It was also fitting for us because we were able to secure such a big space at the Emporium that we could build it as we saw it. We could do so much more. “So if this is a home for gamers then what do they want?” That’s why we think we’ve got this nice mix of an esports arena, but it doesn’t even need to be about pro gaming. We can push the grandstand back, put 50 PCs on the floor and now you’ve got yourself an incredible network on that arena floor. We knew we needed to push food and [alcohol] really hard so we’ve got two bars and the huge tavern downstairs.
That basement tavern has been completely configured to look like a medieval tavern, really sympathetic to RPG and fantasy culture. I wrote the stories for six original characters and we now have them all designed in 2D and 3D. We’ve got statues, portraits and stuff all through the venue of these characters. That idea was realising that, similarly that we couldn’t rely on pro esports to save the day, we also couldn’t rely on publishers and sponsors to just reach into their pockets and give us money to make this work.
Obviously we’ve been looking over our shoulder as we’re travelling on our journey, the likes of Gfinity and others, and seeing how even teams were struggling to raise dollars through sponsorship models. There’s just not enough money and not enough interest. We really extended the idea of a net cafe and lounge, all those board games, plus, of course, ticketed events.
We’ve got a stack of events coming through, some of those are just ‘turn up for Friday night frags’ or trying your luck as an amateur team in a Fortnite comp. Or of course working with the ESL’s and others to bring big events in, to say, run semifinals. Not to say we’ve locked that in or anything, but we’re providing that neutral, awesome, mid-tier venue that doesn’t exist anywhere in Australia.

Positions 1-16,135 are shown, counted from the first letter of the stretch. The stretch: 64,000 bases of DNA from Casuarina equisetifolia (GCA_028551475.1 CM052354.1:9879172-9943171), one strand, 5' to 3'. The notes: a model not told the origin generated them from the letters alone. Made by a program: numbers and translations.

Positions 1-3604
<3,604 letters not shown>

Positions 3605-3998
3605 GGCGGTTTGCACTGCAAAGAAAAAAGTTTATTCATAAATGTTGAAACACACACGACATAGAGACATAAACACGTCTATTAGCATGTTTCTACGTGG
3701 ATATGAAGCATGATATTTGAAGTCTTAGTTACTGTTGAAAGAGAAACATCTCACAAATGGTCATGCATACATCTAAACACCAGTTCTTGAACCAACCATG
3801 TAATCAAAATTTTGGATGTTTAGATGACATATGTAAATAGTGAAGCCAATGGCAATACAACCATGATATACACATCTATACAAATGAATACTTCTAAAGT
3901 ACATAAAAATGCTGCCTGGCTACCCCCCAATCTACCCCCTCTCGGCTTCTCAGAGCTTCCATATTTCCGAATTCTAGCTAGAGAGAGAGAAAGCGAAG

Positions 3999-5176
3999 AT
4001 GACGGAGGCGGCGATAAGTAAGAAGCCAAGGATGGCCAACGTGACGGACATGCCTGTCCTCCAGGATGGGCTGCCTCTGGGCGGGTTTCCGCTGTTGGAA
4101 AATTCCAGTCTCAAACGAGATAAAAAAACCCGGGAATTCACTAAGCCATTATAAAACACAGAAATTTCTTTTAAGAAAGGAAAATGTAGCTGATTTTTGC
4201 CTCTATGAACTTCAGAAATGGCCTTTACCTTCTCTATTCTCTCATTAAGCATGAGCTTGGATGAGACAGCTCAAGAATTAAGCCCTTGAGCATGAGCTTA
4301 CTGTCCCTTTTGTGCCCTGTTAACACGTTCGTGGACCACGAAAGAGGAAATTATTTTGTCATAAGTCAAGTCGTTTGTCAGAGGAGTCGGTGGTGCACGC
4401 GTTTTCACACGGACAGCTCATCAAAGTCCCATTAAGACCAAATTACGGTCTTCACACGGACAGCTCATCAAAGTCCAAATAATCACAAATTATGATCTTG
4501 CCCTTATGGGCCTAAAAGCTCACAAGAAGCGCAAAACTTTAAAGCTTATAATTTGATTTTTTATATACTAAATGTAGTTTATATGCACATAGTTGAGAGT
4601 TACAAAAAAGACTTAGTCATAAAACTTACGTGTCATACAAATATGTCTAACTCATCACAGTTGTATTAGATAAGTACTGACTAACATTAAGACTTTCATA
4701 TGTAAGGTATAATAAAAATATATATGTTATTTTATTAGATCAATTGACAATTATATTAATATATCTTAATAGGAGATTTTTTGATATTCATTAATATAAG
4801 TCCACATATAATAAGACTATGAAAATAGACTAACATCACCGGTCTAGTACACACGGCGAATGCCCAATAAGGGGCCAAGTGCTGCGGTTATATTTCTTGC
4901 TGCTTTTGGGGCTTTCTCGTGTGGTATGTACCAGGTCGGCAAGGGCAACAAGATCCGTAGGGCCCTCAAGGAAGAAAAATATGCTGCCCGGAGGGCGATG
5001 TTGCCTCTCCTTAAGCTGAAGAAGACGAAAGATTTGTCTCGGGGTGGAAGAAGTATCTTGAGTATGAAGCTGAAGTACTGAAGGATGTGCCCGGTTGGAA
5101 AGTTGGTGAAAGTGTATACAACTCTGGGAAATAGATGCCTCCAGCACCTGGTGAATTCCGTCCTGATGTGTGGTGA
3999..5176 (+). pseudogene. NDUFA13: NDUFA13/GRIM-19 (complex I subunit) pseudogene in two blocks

“The goal is to have the place open in early March and then a really big launch that we’re calling Fortress Fest in late March”
ESI: Word is that launch is scheduled for March, is that the goal at the moment?
JS: The goal is to have the place open in early March and then a really big launch that we’re calling Fortress Fest in late March, no dates have been chiseled in stone but they’re feeling pretty good. We’ll be open before we launch, so we’re trading, testing things and making sure we’ve ironed out a lot of the bugs. Then we have a really big two-day festival, taking up the whole laneway, really pumping it up for that big Fortress Fest.
ESI: Obviously you’ll have to see how Melbourne goes, but are there plans for other cities or locations you’re considering next?
JS: Yeah, integral to our business model, investors and business plans are that Melbourne is the first. We run Melbourne for a few months just to make sure we can prove the model and get it going. Then the ambition is to start punching out more flagships around the country. We’re talking to landlords in Sydney, we’re thinking about Perth and Brisbane. We’re thinking about New Zealand, there are lots of options. We’re also thinking about smaller versions that might be out in the suburbs, so lots of ideas we’re cooking up at the moment.